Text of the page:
This means, for example, he doesn't ger angr with the news that he would be cut from Lost because he doesn't fraternize with the other actors. "I'm not in touch with all the actors. But I get along well with the ones I know", Rodrigo refutes, who, thanks to football*, got especially close to Henry Ian Cusick, Desmond. Or not freaking out when rumours get spready about the "fortunes" he earns abroad. "I'm starting and I earn by the table of the [Screen Actors] Guild. I earnt by it in Love Actually and I was paied by it also in 300", he says. Not counting extras that usually figure in these contracts. Lost, for example, would pay him between 2634 and 6427 dollars a week. (By the other hand, not much more of what he would get for his works in Brazil.)

In learning how to cope with exposure, the good one as well as the bad one, the actor made progress. What fails him is getting rid, with urgency, of the Brazilian belief that he's in dis*advantage. During his talks with VEJA, Santoro showed good sense of not making to many plans and "playing by ear", as he said; in the works he said no, like Dirty Dancing and + Fast + Furious, he indicates he doesn't pick roles for the money; he insisted he'll never move definitively from the counry and that he'll keep working also in Brazil, what can be very beneficial (Penélope Cruz, recently consecrated by Volver, is a very good example). But he never stopped thinking on the terms of roles that, as he takes it, are the ones within the reach "of a foreigner".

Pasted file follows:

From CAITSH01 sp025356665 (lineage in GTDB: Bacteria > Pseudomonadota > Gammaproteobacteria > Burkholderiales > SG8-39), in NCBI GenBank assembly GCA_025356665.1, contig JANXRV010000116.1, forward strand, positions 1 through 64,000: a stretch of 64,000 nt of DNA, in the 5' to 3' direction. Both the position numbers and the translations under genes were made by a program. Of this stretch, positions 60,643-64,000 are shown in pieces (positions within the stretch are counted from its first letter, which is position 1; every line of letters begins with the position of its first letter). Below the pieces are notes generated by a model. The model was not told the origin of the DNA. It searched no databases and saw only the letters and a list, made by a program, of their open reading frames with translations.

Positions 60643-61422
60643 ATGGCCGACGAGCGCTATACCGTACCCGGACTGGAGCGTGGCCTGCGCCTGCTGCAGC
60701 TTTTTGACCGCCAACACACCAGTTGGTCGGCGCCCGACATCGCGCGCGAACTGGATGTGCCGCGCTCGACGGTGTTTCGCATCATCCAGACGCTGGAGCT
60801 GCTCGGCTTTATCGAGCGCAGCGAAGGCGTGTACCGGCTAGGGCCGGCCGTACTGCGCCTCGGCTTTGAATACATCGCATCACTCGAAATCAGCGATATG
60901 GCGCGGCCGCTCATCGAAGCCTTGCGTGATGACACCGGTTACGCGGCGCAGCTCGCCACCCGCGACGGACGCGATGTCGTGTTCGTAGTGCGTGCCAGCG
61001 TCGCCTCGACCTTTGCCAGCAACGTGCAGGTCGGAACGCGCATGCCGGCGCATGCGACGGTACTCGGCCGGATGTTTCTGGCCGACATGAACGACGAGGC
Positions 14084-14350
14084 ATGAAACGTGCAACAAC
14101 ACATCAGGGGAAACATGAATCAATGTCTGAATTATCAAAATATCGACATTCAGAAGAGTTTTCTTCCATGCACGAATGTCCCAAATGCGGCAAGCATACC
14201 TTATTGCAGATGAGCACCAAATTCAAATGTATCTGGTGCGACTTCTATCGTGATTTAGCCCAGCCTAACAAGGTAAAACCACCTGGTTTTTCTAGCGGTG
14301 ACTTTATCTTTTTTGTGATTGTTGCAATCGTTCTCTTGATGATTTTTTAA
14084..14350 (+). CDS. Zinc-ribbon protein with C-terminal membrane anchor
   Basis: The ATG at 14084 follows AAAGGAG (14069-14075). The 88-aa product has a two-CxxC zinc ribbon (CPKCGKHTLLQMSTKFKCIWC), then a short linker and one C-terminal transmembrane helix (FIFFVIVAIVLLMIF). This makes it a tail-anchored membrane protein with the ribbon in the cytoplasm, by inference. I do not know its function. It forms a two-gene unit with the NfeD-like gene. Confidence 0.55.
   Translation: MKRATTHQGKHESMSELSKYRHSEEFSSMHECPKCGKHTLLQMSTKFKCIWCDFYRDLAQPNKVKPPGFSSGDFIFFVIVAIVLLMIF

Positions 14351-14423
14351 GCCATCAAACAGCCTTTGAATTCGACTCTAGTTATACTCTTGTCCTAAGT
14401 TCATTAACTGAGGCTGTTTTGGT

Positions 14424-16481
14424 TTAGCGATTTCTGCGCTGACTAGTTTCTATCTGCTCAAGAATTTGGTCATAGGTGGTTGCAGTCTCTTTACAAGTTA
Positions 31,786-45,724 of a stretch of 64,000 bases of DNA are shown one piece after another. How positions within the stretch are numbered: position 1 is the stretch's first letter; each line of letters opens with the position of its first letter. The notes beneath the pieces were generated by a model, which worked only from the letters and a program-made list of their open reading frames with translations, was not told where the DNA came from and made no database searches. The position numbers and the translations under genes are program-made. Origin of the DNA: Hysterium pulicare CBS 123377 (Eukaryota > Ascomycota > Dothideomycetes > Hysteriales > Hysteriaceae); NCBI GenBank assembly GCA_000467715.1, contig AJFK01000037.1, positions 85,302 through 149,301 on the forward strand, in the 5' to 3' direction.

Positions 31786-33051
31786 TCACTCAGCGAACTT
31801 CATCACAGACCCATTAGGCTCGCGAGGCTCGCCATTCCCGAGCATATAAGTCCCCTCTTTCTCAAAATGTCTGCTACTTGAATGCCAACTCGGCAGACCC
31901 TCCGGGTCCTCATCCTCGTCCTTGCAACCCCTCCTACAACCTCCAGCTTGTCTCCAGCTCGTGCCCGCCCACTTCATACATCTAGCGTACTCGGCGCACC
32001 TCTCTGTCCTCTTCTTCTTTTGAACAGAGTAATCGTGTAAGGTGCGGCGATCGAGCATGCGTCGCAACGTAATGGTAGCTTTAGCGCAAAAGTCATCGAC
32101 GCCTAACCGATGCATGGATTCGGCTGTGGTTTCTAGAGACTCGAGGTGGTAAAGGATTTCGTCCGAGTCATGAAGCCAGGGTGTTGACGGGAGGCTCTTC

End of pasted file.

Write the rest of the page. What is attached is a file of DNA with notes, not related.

One of the obstacles for the range to unfold to Santoro at once is, of course, the language. Because he learned English as an adult, it gets rusty when he doesn't practice for some time. But, in recent years, he visibly gained in fluency and diction. A systematic plunge in the language could favour him in two ways: first, putting his name in the race for roles that require this domain; second, in raising his level of comfort and also adding to his acting. "The industry is at a step of realizing that casting a foreign actor in a leading role doesn't decreae the appeal of the film with the global spectator", ponders Aleen Keshishian, the agent who represented Santoro these last years and who's a partner of an influencial company of the category, Brillstein-Grey. Aleen goes even more far: "The United States are a country in which the rules were made to be broken -- or could anyone imagine that an Austrian bodybuilder would be the governor of California?", she jokes. What Aleen doesn't say, but every industry observer knows, is that agents and producers have a quota of patience with actors who hesitate before bigger roles and don't correspond to their ambition. In a last analysis, thus, Santoro's international career depends on only one factor, as subjective as it can be: Santoro himself.

* soccer
From: Veja, issue 2001, year 40, #12, Mars 28, 2007